URI Philippine fisheries project receives $25M grant, largest in school’s history

NARRAGANSETT – In an international effort to improve practices in the Philippine fishing industry, University of Rhode Island researchers working through its Coastal Resources Center have won a $25 million, five-year sustainable fisheries grant – the largest in the school’s history – the school announced Monday.

The CRC, which is part of the Graduate School of Oceanography, has partnered with the U.S. Embassy in the Philippines and the U.S. Agency for International Development – the funders of the grant – as well as multiple other research and higher education institutions to implement what is being called the U.S. AID/Philippines Fish Right Program.

“We’re honored to be leading this consortium and I’m excited to work in a country that has a great commitment to sustainable fisheries and improving the livelihoods of its residents,” said Elin Torell, director for international programs at the CRC and the lead researcher for Fish Right, in a statement.

As an organization, Fish Right is working to increase fish stock in the Philippines by improving fisheries management and building up the resilience of local fishing communities. This work, per URI, is expected to impact the lives of up to two million individuals – including women and other marginalized groups – living in coastal communities including Calamianes, Southern Negros and Visayan Seas.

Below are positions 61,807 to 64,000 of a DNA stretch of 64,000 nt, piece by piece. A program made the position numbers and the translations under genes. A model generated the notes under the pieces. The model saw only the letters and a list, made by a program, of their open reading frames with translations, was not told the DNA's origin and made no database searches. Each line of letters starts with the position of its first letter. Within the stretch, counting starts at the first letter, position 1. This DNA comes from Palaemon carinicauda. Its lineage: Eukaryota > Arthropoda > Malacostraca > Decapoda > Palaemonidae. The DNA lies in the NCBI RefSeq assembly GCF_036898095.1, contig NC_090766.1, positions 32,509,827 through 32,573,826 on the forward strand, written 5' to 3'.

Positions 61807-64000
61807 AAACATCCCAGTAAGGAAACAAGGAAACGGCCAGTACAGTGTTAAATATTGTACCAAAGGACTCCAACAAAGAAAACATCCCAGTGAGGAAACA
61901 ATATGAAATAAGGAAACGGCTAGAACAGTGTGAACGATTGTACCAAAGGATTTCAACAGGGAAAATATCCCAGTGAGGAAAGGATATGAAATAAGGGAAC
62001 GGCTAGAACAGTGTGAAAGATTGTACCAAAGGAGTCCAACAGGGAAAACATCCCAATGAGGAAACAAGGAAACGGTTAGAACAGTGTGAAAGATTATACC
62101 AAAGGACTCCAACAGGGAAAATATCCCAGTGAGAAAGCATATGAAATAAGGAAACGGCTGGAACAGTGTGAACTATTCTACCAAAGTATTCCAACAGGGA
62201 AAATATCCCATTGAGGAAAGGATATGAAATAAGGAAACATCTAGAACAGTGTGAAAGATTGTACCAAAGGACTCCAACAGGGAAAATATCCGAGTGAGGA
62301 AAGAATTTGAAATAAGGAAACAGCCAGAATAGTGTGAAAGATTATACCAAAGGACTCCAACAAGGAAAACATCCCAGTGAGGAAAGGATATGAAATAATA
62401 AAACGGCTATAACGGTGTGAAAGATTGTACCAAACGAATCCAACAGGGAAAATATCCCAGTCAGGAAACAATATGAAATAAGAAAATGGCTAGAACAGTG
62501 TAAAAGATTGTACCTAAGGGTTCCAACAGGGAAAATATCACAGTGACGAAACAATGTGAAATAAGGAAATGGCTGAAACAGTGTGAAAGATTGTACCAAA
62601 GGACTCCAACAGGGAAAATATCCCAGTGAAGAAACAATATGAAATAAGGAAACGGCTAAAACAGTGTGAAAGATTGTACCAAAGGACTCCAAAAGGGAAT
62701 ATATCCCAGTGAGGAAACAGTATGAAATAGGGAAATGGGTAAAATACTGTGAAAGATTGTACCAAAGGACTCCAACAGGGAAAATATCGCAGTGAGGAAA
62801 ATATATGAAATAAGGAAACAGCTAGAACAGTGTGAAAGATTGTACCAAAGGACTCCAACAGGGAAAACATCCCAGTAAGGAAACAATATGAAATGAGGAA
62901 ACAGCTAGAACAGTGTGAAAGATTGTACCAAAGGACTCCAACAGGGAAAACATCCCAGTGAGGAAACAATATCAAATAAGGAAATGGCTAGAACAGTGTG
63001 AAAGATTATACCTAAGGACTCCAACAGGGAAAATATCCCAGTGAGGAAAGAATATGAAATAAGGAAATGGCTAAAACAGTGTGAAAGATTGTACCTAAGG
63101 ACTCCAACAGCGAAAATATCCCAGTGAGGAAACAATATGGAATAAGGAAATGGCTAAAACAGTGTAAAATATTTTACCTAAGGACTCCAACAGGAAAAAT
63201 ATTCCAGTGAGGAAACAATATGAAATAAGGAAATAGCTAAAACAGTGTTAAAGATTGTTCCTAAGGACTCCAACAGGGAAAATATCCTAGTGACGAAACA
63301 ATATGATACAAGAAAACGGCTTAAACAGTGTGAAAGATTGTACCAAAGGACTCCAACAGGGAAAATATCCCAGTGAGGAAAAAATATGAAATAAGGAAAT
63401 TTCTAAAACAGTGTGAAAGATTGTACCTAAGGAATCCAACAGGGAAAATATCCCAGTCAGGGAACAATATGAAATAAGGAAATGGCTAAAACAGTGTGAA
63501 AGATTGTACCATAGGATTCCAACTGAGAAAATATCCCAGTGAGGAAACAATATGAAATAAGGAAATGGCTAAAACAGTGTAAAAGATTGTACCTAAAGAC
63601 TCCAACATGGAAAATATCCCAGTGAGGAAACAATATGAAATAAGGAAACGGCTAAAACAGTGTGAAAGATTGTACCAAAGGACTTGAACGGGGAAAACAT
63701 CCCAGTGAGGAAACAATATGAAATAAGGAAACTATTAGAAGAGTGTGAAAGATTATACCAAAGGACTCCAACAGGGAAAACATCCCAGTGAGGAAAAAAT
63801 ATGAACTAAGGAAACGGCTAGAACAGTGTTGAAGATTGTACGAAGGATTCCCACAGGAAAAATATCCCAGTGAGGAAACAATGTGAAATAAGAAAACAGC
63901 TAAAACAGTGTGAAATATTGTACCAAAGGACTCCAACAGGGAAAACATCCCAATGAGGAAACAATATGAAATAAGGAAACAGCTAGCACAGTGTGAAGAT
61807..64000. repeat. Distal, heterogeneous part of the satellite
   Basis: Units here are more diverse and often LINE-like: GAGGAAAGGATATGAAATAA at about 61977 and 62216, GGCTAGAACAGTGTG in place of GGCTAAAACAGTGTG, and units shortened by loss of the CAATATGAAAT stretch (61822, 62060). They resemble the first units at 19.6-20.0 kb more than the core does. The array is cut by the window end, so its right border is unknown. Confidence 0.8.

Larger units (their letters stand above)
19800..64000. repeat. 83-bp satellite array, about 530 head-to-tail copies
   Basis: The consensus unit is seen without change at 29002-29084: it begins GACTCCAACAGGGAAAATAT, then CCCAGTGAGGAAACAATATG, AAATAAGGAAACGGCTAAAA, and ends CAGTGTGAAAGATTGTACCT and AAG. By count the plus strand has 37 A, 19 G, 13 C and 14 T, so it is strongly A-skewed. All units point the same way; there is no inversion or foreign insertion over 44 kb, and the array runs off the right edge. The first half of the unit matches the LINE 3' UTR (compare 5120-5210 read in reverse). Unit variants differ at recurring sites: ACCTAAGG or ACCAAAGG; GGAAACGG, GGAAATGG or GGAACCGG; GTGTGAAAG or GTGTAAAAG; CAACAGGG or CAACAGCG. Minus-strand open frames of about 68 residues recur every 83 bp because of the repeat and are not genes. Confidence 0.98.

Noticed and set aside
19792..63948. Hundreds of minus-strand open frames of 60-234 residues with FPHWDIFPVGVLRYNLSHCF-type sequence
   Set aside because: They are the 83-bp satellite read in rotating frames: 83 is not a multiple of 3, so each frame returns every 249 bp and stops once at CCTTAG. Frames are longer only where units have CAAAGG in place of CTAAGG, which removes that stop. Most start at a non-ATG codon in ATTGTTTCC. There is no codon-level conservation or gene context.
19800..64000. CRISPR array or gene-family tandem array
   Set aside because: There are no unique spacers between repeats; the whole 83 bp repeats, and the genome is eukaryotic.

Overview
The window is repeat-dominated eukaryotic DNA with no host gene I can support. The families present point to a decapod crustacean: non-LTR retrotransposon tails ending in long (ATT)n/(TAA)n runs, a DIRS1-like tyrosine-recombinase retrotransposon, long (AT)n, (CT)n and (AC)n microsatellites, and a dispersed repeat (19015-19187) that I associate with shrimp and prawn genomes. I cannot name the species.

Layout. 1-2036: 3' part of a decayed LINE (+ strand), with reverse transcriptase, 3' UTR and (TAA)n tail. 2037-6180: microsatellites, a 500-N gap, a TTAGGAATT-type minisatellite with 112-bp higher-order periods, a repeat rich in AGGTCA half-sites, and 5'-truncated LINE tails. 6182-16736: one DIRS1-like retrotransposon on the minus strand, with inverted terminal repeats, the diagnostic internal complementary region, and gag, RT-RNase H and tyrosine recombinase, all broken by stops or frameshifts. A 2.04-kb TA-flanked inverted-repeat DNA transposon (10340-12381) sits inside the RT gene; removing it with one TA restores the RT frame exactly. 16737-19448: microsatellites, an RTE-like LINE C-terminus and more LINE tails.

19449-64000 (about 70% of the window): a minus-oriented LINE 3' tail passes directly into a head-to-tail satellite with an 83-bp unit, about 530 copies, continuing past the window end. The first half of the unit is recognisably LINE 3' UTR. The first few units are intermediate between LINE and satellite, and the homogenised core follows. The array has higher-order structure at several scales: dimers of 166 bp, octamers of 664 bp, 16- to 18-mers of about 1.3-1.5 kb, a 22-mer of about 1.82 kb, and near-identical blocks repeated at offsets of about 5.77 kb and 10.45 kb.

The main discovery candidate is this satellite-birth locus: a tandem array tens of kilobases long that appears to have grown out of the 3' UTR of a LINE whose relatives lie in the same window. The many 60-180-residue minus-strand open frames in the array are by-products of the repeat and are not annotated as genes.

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Bruce Corliss, dean of the Graduate School of Oceanography, believes the honors is a statement of confidence by U.S. AID in the work of CRC.

“URI’s experience in the region, and demonstrated success globally, most certainly factored greatly in U.S. AID’s decision,” he said in a statement. “The Coastal Resources Center has a deep understanding of the science and a history of creating local partnerships that build sustainable fisheries, protect marine ecosystems and empower coastal communities.”

Work will be a joint endeavor by Fish Right and the Bureau of Fisheries and Aquatic Resources of the Philippines Department of Agriculture as well as national, regional and multinational partners who will assist in the development of economic incentives for sustainable fisheries, coastal resource management and community building.

Fish Right will work closely with coastal communities—like these artisanal fishermen—to improve livelihoods by building sustainable fisheries. / COURTESY CRC
FISH RIGHT will work closely with coastal communities—like these artisanal fishermen—to improve livelihoods by building sustainable fisheries. / COURTESY CRC

Nygiel Armada, a Filipino leader in fisheries reform, will direct efforts on the ground in the Philippines while Torell and Glenn Ricci, a CRC program manager, will lead the project from URI’s Narragansett Bay campus.

Co-investigators include Michael Rice and Emi Uchida, professors in the College of the Environment and Life Sciences, and Brian Crawford, CRC senior coastal manager.

CRC has been working with the Philippines since the 1980s, most recently in 2013. In 2014, the CRC received a $23,987,827 grant to lead a fisheries project in Ghana – now the second-largest grant in URI history.

Emily Gowdey-Backus is a staff writer for PBN. You can follow her on Twitter @FlashGowdey or contact her via email, gowdey-backus@pbn.com.